This week, our Ocean Friendly Gardens committee met for their first Volunteer Day of the spring. Three dedicated volunteers met at Methodist Lane in East Hampton to tackle one of our garden's worst enemies -- mugwort.
Most homeowners might think to apply a weed killer to approach this problem, but there's a reason we are opting to pull the weeds by hand instead. Avoiding chemicals will keep our soils healthy. When we have healthy soils, they work like a sponge to soak up excess stormwater and filter out pollutants. This is important for our bioswales, which were designed to capture and filter stormwater runoff that previously collected on the Village Greens in East Hampton. Stormwater runoff is one of the major sources of our water quality issues on Long Island.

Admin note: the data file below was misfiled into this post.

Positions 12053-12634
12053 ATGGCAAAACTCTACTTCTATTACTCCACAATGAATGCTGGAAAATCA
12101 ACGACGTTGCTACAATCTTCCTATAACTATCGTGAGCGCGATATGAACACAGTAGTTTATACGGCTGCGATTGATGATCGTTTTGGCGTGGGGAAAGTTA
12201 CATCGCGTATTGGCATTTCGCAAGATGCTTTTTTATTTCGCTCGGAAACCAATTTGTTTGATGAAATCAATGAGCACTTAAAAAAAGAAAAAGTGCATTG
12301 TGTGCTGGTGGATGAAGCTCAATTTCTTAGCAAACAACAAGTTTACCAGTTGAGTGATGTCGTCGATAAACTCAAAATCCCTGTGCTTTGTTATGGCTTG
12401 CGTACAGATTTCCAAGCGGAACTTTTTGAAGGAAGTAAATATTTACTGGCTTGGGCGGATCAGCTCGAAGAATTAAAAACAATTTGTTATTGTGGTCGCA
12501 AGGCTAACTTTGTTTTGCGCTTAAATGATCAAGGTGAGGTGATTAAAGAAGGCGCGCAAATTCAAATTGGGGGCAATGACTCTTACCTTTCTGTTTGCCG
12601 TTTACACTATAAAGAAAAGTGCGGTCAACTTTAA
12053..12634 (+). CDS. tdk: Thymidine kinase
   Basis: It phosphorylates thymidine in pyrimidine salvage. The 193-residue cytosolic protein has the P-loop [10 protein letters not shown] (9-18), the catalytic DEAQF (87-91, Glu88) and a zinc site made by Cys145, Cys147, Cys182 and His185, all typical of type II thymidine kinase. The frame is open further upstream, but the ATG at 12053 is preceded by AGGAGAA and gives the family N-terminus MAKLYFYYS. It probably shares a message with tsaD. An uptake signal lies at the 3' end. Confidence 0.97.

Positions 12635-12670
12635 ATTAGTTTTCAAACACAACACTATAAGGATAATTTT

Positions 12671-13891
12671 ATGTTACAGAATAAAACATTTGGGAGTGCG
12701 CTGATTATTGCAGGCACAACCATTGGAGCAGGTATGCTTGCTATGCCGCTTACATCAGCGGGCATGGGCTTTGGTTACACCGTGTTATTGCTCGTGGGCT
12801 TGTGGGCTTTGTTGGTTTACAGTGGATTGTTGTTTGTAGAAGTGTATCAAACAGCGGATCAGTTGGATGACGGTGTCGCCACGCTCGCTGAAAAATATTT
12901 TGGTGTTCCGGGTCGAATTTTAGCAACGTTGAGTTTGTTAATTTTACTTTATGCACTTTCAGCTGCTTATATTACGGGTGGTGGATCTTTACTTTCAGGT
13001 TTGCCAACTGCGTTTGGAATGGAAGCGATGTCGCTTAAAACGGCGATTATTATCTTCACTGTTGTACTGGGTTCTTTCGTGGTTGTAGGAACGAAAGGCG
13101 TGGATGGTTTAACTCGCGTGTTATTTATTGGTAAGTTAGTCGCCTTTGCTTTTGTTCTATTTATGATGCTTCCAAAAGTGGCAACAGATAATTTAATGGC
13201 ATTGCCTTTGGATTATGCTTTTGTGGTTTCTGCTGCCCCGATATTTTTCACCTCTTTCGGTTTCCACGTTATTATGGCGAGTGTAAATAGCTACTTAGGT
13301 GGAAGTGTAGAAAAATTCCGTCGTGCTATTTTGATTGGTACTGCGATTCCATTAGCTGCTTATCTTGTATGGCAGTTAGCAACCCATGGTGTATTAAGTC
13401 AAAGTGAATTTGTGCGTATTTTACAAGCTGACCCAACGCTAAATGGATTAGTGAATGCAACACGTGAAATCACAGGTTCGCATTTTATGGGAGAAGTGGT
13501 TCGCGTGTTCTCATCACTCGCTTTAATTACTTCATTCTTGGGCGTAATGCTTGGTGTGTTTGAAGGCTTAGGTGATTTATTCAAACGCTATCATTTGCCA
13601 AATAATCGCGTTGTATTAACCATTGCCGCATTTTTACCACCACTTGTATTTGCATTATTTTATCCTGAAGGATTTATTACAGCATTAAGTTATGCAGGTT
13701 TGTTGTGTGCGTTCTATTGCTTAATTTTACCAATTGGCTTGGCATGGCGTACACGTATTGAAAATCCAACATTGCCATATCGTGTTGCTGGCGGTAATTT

If you are a homeowner on the East End, you can follow our Ocean Friendly Garden practices so you can be part of the solution for our water quality issues. Take the time now to make plans for your lawns and gardens this spring!
Here are a few native plant sales coming up in our area:
- ReWild Long Island has an online plant sale now through April 16. Pickup begins in May with options in Hampton Bays, Lake Grove, or Port Washington.
- Cornell Cooperative Extension's Master Gardener program will have a plant sale at the Suffolk County Farm in Yaphank on Saturday, April 29, from 8 am to 3pm, before their Spring Gardening School. You do not have to register for the school to come to the plant sale! Go early for best selection.
- Also check out: Marder's Nursery in Bridgehampton or Fort Pond Native Plants in Montauk.
- Long Island Native Plant Initiative has plants for sale by appointment in Brentwood and a plant sale later in the spring - to be announced.
Interested in lending a hand at our gardens in East Hampton? Contact our chapter coordinator: email@example.com